Throughout the narrative of To Kill a Mockingbird, Atticus Finch demonstrates self-control, or the ability to control one's desires or emotions in difficult situations. Here are some other situations that are not mentioned in the previous post:
- Unlike many a parent who would be angry with a teacher who has insulted the parent by saying that he "does not know how to teach" and should, therefore, not engage in reading activities with his child, Atticus calmly tells the infuriated Scout that sometimes a person must try to see things as the other party does by "climb[ing] his skin and walk[ing] around in it" (Chapter 3). Also, if Scout will agree, they will "compromise" by not saying anything to Miss Caroline, but continue together to have their evening reading sessions.
- In the very stressful situation of the approach of the mad dog (Chapter 10) named Tim Johnson, Atticus demonstrates self-control as he calmly finds and kills the dog with the rifle Sheriff Tate tossed to him.
- Certainly, in the courtroom with both the hostile Bob Ewell and Mayella Ewell, Atticus maintains control of himself as he interrogates Mr. Ewell when asking about his being left-handed (Chapter 17). Also, during his examination of Mayella Ewell, Mayella appeals even to the judge that Atticus not be allowed to question her:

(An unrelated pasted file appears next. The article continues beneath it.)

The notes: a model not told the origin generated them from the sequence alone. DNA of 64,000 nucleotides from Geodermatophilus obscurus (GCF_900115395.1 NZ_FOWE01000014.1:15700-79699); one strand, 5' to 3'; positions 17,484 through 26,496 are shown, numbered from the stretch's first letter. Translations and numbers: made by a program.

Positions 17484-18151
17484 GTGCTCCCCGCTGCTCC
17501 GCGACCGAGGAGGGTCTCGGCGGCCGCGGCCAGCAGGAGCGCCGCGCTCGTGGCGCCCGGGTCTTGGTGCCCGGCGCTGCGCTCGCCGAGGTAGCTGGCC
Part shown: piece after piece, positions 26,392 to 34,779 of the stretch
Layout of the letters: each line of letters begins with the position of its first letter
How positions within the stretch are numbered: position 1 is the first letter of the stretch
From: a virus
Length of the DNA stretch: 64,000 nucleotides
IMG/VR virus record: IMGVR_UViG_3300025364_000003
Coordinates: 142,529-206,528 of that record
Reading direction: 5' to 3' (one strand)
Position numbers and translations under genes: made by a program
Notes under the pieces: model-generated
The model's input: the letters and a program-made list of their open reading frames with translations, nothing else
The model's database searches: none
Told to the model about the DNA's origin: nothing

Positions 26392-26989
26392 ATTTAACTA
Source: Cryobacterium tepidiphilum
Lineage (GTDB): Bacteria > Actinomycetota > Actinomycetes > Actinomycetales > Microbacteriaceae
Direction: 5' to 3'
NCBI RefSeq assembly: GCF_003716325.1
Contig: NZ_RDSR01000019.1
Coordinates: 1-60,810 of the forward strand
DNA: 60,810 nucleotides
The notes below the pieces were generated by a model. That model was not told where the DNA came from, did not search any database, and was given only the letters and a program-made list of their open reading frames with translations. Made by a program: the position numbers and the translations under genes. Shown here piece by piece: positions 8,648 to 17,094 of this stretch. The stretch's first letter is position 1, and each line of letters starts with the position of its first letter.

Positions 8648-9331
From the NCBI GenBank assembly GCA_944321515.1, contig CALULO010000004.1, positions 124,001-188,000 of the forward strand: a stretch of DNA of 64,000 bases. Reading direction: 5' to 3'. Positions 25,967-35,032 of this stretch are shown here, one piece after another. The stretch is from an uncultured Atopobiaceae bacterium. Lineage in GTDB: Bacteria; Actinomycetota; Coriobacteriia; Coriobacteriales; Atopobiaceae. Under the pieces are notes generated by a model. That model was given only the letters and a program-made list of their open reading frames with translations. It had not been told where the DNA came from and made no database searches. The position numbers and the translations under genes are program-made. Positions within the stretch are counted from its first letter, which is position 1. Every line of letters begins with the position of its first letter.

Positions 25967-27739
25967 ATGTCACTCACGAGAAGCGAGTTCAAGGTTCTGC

"Long's he keeps on callin' me ma'am an sayin' Miss Mayella, I don't hafta take his sass, I ain't called upon to take it" (Chapter 18).
Atticus remains calm and polite to Miss Mayella, and his questions are allowed (Chapter 18).
Yes. Atticus is the novel's morally upright character, and there are numerous scenes that depict Atticus displaying self-control. In Chapter 11, Scout recounts how her father reacts to Mrs. Henry Lafayette Dubose's ignorant comments. Scout mentions that every time Atticus would pass her house he would politely say, "Good evening, Mrs. Dubose! You look like a picture this evening," and would wish her a happy day. (Lee 134) Atticus is aware that she makes derogatory comments directed towards him and the children. He tells Jem that it's his job to not let her make him mad. Atticus displays tolerance and self-control by not reacting aggressively or taking offense to her comments. Instead, Atticus keeps a "level head" and treats her with respect and kindness.
Later on in the novel, Bob Ewell runs into Atticus at the post office following the trial. Bob Ewell is bitter and begins to curse and insult Atticus in public. When Bob Ewell spits in Atticus' face, Atticus calmly takes out his handkerchief and wipes it off. Bob even challenges him by saying, "Too proud to fight, you nigger-lovin' bastard?" and Atticus simply says, "No, too old" and walks away. (Lee 290) This is the clearest example of Atticus displaying self-control in the novel. He understands Bob's difficult position and lets him vent his anger. Instead of reacting with anger, Atticus endures Bob's insults and calmly walks away.